Takes a binary presence-absence matrix and returns Stone and Roberts' (1990) C-score.
a binary presence-absence matrix in which rows are species and columns are sites.
For each unique pair of species, the C-score is calculated as
C_ij = (R_i - S)(R_j - S)
where R_i and R_j are the row sums for species i and j, and S is the number of shared sites in which both species i and species j are present. For any particular species pair, the larger the C-score, the more segregated the pair, with fewer shared sites. However, the index can be difficult to interpret when calculated as a matrix-wide average, because a single matrix can contain individual pairs of species that are segregated, random, or aggregated.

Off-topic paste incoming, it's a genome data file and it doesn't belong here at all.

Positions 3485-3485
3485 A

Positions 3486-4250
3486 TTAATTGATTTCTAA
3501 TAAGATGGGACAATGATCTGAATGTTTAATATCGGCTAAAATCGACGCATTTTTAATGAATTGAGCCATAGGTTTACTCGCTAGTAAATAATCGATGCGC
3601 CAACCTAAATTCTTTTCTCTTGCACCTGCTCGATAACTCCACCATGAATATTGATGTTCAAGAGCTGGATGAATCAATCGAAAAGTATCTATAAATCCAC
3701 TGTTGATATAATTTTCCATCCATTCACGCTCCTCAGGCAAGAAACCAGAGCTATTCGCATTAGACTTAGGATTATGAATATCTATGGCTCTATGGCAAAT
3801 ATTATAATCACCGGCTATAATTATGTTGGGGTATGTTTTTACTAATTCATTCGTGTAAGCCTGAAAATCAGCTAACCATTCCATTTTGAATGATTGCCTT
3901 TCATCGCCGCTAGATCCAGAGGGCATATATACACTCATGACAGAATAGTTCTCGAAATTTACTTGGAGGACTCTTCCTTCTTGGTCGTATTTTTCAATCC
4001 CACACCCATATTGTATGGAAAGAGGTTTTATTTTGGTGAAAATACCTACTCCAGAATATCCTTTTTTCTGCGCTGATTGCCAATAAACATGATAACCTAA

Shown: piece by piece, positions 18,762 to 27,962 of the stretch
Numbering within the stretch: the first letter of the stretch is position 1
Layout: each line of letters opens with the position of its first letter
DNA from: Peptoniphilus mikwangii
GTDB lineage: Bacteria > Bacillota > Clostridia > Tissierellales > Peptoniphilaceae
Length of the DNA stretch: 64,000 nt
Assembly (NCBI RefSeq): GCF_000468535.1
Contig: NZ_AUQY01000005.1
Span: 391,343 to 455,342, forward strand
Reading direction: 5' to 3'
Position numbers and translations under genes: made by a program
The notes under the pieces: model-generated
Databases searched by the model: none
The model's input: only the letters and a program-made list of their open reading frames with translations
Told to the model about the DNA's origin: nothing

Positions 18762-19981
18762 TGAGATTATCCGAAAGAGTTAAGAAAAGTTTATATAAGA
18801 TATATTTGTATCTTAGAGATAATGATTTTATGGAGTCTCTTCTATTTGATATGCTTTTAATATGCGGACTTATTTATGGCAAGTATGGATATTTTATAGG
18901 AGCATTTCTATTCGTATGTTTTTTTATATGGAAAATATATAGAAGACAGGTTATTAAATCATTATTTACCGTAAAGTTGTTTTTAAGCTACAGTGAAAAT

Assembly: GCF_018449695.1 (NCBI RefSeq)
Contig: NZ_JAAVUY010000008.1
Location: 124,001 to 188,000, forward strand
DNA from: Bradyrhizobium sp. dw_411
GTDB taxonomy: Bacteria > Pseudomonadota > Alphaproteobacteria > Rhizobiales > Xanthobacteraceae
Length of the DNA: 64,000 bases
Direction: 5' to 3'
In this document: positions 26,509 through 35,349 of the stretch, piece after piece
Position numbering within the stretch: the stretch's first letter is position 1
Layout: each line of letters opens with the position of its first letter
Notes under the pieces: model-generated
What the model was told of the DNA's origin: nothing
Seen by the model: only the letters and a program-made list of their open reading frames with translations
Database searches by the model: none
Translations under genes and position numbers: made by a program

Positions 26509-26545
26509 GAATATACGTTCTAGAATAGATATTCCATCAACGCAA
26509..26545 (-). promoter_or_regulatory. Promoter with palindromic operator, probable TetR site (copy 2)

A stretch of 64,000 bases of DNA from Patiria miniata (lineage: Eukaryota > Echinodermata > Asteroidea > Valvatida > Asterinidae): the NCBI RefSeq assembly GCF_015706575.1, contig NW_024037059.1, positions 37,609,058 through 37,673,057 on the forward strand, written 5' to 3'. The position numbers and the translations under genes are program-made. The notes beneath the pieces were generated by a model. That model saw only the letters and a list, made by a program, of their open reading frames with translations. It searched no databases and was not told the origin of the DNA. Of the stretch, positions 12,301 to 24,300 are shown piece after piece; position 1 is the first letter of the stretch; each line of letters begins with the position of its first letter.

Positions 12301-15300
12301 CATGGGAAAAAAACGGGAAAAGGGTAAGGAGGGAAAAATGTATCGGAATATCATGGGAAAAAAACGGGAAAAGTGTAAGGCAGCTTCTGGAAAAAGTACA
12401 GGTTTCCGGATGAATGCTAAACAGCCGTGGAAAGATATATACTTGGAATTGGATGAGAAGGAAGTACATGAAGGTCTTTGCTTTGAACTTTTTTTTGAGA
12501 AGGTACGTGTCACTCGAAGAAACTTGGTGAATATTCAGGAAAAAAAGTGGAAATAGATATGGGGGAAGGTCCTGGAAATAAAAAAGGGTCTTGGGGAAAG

Degenerate matrices result from simulations where a row or column sum may be 0. <nick can you fill in the implications as to what this means if they are included or not?>
Returns the average C-score calculated across all possible species pairs in the matrix.
The matrix-wide C-score is not calculated for missing species, so empty rows in the matrix do not affect the result.
Stone. L. and A. Roberts. 1990. The checkerboard score and species distributions. Oecologia 85: 74-79.
Gotelli, N.J. and W. Ulrich. 2010. The empirical Bayes approach as a tool to identify non-random species associations. Oecologia 162:463-477.
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